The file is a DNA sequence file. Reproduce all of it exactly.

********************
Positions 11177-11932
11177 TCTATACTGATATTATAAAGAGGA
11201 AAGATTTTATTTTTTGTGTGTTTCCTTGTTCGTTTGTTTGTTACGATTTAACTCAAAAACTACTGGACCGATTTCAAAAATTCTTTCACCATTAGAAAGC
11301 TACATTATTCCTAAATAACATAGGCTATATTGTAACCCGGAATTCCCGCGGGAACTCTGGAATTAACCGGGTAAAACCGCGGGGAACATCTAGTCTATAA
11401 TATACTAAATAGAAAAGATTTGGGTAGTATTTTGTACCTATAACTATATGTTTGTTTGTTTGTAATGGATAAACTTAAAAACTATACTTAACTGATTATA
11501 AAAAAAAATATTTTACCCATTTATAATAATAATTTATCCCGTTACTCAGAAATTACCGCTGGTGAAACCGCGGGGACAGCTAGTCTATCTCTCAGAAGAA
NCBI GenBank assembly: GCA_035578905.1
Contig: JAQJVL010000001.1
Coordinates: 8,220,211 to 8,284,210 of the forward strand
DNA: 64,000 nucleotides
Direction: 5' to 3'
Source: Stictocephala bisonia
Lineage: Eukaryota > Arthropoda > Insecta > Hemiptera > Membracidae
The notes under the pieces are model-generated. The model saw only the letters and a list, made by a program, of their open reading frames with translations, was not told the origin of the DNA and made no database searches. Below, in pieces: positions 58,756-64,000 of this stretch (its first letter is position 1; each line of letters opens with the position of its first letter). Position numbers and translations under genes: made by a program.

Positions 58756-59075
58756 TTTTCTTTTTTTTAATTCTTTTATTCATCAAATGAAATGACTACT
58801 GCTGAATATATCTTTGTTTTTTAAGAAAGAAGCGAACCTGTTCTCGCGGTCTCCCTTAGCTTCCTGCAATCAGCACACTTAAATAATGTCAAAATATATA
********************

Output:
Positions 11177-11932
11177 TCTATACTGATATTATAAAGAGGA
11201 AAGATTTTATTTTTTGTGTGTTTCCTTGTTCGTTTGTTTGTTACGATTTAACTCAAAAACTACTGGACCGATTTCAAAAATTCTTTCACCATTAGAAAGC
11301 TACATTATTCCTAAATAACATAGGCTATATTGTAACCCGGAATTCCCGCGGGAACTCTGGAATTAACCGGGTAAAACCGCGGGGAACATCTAGTCTATAA
11401 TATACTAAATAGAAAAGATTTGGGTAGTATTTTGTACCTATAACTATATGTTTGTTTGTTTGTAATGGATAAACTTAAAAACTATACTTAACTGATTATA
11501 AAAAAAAATATTTTACCCATTTATAATAATAATTTATCCCGTTACTCAGAAATTACCGCTGGTGAAACCGCGGGGACAGCTAGTCTATCTCTCAGAAGAA
NCBI GenBank assembly: GCA_035578905.1
Contig: JAQJVL010000001.1
Coordinates: 8,220,211 to 8,284,210 of the forward strand
DNA: 64,000 nucleotides
Direction: 5' to 3'
Source: Stictocephala bisonia
Lineage: Eukaryota > Arthropoda > Insecta > Hemiptera > Membracidae
The notes under the pieces are model-generated. The model saw only the letters and a list, made by a program, of their open reading frames with translations, was not told the origin of the DNA and made no database searches. Below, in pieces: positions 58,756-64,000 of this stretch (its first letter is position 1; each line of letters opens with the position of its first letter). Position numbers and translations under genes: made by a program.

Positions 58756-59075
58756 TTTTCTTTTTTTTAATTCTTTTATTCATCAAATGAAATGACTACT
58801 GCTGAATATATCTTTGTTTTTTAAGAAAGAAGCGAACCTGTTCTCGCGGTCTCCCTTAGCTTCCTGCAATCAGCACACTTAAATAATGTCAAAATATATA